Over 100 students occupied the Terrace Room at the Bramber House Conference Centre at the University of Sussex on February 8 until the evening of the next day in protest against cuts being imposed by the university management. A further 400 students and staff gathered outside in demonstrations of support. The occupation follows a succession of demonstrations and protests at the university since October.
Sussex plans to cut 115 jobs in order to impose £5 million in cuts. The occupation is the first in response to education cuts in the UK. The plush Conference Centre, which is reserved for private hire by businesses, stands in stark contrast to the under-invested infrastructure used for teaching. The students said they occupied the centre to avoid disruption to students’ education and to disrupt a “key part of management’s strategy to run the university as a profitable business.” The occupation opposed management’s refusal “to take away the threat of compulsory redundancies and course cuts” and complained of a “lack of meaningful consultation.”
Those leading these demonstrations—the Stop the Cuts campaign—involve students affiliated to the Socialist Workers Party, as well as other groups organised under the banner of “Youths Fight for Jobs.” The “flash occupation” was hailed as a victory by the SWP and others, after it was called off and merged into a general campaign in support of the University and College Union’s (UCU) strike ballot, with statements issued making no criticism of either the trade union leadership or even the Labour government standing behind the cuts.
The main statement issued explains only that the occupation was “a display of support and solidarity” for the upcoming UCU strike ballot of staff at Sussex. The occupation opposed management’s refusal “to take away the threat of compulsory redundancies and course cuts” and complained of a “lack of meaningful consultation,” phrases that are the stock-in-trade of union leaders as they organise job cuts through “voluntary” rather than compulsory redundancies.
A statement from the Socialist Worker Students Society, calling for “one-day walkout strikes of all education workers and students locally and nationally against cuts and fees,” states that such action must be “coordinated by trade unions, student unions and anti-cuts campaigns.”
But the UCU has opposed any national action against the cuts, keeping any and all protests local in character, divided and therefore easily dealt with by management. The National Union of Students (NUS) operates as a part-business, part-lobbying group under the leadership of the National Organisation of Labour Students. It spends the bulk of its time selling an NUS discount card for £10 a time, while shifting ever further to the right on all issues related to students.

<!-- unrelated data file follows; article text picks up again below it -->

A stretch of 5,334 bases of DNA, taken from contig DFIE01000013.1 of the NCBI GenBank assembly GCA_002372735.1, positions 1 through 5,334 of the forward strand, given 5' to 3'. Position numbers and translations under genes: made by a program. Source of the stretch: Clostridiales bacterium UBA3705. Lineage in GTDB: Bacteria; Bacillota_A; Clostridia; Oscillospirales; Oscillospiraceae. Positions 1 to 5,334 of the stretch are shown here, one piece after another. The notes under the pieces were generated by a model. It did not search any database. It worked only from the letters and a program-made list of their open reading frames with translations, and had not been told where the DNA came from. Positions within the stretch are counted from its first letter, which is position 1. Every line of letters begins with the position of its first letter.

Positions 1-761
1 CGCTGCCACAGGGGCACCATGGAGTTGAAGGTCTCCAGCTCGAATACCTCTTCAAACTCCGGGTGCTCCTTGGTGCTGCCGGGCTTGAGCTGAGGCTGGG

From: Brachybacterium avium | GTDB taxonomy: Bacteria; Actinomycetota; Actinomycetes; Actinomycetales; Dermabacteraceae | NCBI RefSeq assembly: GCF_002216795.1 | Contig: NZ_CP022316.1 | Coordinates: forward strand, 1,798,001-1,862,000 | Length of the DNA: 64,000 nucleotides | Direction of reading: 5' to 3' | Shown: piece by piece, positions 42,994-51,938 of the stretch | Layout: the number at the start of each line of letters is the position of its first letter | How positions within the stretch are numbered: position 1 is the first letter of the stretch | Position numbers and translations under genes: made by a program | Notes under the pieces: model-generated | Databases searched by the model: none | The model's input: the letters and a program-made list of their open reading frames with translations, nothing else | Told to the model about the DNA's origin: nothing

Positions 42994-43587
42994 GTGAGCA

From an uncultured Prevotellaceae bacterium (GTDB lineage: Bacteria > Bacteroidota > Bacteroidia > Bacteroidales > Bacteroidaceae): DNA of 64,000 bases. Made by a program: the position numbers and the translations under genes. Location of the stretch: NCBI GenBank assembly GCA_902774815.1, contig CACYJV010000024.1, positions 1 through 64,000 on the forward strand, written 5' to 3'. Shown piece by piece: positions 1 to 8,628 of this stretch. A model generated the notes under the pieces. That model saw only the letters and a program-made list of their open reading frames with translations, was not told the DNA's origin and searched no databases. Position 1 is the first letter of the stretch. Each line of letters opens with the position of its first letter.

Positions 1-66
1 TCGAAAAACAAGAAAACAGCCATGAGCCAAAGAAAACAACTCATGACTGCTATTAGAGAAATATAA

Under its president, Wes Streeting, the NUS has ditched opposition to tuition fees in favour of opposing them being raised. In response to announcements by the government that there would be no additional money to cover a 100,000 increase in those seeking a university place, Streeting declared, “Last year, the government urged universities to expand without providing the funding to match, leading to a serious applications crisis. This year there must be no unfunded expansion, or the situation will be even worse.”
His statement is in opposition to additional places, not against government cuts. The NUS has in fact drawn up what it describes as an alternative model for funding universities known as a “progressive graduate contribution.” It claims this will double the revenue of the current top-up fees of over £3,225 a year by collecting a progressive contribution linked to graduates’ earnings for 20 years.
Anti-cuts campaigns will have no chance of success unless they act independently of both the UCU and the NUS and seek to mobilise solidarity behind similarly independent action by lecturers and staff. Above all, a way forward cannot be found through organisations like the SWP that insist that workers and young people must remain loyal to the Labour Party. In the latest issue of the Socialist Worker, hailing the “cuts fightback,” the SWP also declares that it will fight for a Labour vote in the upcoming general election because it supposedly “is based on the idea that workers can collectively change society” and has not “fundamentally changed.”
“We want the fight against the cuts to be shaped by a confident working class, not one that is on the back foot. If Labour wins, workers will feel a little more confident,” the SWP claims. This craven defence of Labour’s pro-business agenda is why the SWP is opposed to any discussion of a political perspective to defend education and instead states that it may organise one-day occupations every week.